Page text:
Home News In Memory of Jimmy Ryce (9-11-95)

In Memory of Jimmy Ryce (9-11-95)

Broward County K-9 Officer Macie and her sister, Cass County K-9 Officer Nellie trailing.

On September 11, 1995, 9-year-old Jimmy Ryce was abducted in South Florida by a sexual predator while on his way home from school. He was raped and murdered.

A massive search — led by Jimmy’s parents, Don and Claudine Ryce — ended in December, 1995, with the arrest of his killer.

Young Jimmy had an IQ of over 130. He loved to read, hated stories with sad endings and cried when he saw “Les Miserables.” At 9 years old, he had aspirations of being an MLB baseball player or finding a cure for a disease.

Logo designed and donated by Jay Harris

To honor their son, the Jimmy Ryce Center for Victims of Predatory Abduction was created to raise awareness about the plight of missing children, in addition to victims’ rights and violence.

The Jimmy Ryce Center has not only educated the general public, but has introduced legislation effecting change in laws designed to better protect children from sexual predators.

The Jimmy Ryce Center also provides AKC bloodhounds to law enforcement agencies throughout the United States in an effort to help them locate missing and abducted children.

The Sign: Blood Hound Scent Tracking Trail –
“This trail is dedicated to the memory of Jimmy Ryce and all those that will be saved by the training that will be conducted here.”

To date, over 450 bloodhounds have been donated to law enforcement agencies throughout the country.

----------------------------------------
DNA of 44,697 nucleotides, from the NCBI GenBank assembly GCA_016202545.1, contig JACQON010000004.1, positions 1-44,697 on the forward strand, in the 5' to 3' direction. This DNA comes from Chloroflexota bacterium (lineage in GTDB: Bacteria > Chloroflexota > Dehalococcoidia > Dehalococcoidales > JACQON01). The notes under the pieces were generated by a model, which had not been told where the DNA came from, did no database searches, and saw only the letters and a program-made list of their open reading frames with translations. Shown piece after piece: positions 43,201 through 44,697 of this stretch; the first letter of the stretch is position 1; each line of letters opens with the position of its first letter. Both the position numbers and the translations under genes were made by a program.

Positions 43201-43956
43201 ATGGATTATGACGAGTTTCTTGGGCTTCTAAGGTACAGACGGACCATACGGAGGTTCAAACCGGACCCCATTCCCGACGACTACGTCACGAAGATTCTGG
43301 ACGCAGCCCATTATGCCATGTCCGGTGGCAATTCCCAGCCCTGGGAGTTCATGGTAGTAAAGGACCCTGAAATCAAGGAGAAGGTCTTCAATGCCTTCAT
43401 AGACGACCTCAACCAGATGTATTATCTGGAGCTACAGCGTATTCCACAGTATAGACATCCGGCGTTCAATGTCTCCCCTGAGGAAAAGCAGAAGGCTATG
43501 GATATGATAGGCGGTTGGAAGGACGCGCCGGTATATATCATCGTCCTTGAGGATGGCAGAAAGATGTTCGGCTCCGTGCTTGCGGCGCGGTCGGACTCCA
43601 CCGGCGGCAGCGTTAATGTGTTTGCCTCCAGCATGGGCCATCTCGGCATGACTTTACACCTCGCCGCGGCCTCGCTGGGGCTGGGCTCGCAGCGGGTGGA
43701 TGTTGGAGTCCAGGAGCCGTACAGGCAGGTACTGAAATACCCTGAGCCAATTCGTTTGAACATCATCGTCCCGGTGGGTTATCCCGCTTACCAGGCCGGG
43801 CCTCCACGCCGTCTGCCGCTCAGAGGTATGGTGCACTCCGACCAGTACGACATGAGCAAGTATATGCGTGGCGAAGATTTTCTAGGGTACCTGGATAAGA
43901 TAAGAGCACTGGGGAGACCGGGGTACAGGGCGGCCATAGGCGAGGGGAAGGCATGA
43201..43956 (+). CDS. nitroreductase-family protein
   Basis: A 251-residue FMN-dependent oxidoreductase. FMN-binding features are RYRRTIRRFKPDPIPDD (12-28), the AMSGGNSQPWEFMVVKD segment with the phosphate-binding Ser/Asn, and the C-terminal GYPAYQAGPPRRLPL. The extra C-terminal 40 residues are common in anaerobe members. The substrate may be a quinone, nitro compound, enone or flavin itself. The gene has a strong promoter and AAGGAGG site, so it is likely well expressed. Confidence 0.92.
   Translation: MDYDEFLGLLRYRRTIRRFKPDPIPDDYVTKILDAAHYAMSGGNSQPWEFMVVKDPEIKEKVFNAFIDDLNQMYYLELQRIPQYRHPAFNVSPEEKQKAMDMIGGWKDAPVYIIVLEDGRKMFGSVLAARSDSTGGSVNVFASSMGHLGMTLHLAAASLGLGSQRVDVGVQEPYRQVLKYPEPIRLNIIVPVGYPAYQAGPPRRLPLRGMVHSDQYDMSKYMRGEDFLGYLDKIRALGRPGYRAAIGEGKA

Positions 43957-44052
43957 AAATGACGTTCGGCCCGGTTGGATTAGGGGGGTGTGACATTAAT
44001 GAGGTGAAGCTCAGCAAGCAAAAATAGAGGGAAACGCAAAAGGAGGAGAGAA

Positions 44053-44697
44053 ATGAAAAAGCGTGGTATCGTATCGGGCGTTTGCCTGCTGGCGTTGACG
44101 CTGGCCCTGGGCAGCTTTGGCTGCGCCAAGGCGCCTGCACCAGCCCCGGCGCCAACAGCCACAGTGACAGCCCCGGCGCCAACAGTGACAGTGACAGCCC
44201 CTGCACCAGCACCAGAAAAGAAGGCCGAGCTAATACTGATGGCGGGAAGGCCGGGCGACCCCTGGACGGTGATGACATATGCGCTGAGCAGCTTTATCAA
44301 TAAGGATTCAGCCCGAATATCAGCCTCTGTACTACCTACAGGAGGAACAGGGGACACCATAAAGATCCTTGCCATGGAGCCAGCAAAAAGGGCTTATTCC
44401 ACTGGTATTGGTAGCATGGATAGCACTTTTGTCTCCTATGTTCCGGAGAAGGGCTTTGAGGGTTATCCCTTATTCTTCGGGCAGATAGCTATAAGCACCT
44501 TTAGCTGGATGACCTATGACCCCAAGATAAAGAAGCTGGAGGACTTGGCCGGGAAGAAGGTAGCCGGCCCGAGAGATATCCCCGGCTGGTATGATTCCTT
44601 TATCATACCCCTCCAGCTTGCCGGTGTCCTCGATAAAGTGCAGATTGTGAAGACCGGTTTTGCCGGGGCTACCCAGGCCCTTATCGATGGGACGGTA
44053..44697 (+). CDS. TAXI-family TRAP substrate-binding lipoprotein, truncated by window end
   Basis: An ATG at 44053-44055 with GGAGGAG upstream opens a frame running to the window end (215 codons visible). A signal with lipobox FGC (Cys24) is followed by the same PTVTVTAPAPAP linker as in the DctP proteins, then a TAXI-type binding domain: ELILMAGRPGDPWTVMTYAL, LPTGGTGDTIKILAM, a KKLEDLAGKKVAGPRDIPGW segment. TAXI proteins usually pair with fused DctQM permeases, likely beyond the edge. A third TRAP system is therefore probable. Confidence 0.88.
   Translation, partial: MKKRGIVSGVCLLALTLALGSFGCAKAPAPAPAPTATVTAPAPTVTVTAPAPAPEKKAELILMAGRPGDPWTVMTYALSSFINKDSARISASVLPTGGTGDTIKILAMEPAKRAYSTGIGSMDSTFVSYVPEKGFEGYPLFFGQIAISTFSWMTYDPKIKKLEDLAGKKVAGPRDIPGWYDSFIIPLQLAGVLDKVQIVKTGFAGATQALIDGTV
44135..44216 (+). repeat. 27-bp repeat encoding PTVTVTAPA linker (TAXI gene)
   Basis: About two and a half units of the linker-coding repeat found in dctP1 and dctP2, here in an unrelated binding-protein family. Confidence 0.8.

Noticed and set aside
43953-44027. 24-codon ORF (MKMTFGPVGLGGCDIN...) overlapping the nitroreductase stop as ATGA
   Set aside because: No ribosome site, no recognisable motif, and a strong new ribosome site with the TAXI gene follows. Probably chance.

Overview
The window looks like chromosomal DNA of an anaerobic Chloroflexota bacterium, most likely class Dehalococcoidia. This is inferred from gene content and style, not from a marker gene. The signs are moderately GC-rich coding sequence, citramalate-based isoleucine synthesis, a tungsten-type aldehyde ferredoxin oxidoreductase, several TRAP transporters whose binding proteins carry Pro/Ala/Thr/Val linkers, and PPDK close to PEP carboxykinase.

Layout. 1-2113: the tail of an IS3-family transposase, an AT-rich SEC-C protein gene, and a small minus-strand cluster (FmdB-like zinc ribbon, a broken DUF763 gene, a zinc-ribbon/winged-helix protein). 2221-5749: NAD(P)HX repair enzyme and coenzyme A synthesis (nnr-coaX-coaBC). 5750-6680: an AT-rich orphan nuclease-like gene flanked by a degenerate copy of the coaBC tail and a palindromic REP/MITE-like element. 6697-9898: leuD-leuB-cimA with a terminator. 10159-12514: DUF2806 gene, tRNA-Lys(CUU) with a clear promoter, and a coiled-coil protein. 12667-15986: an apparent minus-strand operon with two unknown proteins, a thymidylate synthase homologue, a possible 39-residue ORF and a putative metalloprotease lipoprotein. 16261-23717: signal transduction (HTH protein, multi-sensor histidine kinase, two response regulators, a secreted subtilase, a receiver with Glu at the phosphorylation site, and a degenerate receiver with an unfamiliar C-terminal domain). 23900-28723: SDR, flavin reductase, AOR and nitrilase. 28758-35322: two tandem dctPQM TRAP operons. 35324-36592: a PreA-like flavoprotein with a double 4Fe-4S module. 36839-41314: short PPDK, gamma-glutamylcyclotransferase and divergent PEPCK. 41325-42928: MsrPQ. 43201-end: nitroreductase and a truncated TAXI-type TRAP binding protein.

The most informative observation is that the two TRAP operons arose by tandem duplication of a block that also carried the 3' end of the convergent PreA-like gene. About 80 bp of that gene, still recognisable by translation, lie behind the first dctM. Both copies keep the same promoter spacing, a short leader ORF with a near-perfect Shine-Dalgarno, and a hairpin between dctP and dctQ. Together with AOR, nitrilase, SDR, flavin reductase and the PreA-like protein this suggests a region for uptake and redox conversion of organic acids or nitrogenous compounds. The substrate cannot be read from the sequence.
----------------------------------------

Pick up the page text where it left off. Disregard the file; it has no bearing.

According to Jimmy’s late mother, Claudine Ryce, “a bloodhound has 60 times the scent power of a German shepherd and is the only dog that can follow a human trail more than a few hours old. A bloodhound is your best single bet for bringing a child, abducted by a predator, home alive. We believe that Jimmy would be alive today if a bloodhound had immediately been brought in to search for our son.”

“Claudine and I always wanted our son’s death to keep other children safe and have a positive impact on future generations. Jimmy’s legacy endures each time we donate a bloodhound to a law enforcement agency,” said Don Ryce.

The Jimmy Ryce Center for Victims of Predatory Abduction continues to actively raise funds to donate bloodhounds to law enforcement agencies.

“I know Jimmy would never want another child to cry, ‘Mama, Daddy, somebody come help me,’ and nobody comes,” Claudine Ryce said before she died of a heart attack in 2009.

Claudine is buried next to Jimmy at Woodlawn Cemetery South in Miami.

To learn more about the Jimmy Ryce Center for Victims of Predatory Abduction or to make a donation toward the purchase of an AKC bloodhound,  visit  www.jimmyryce.org.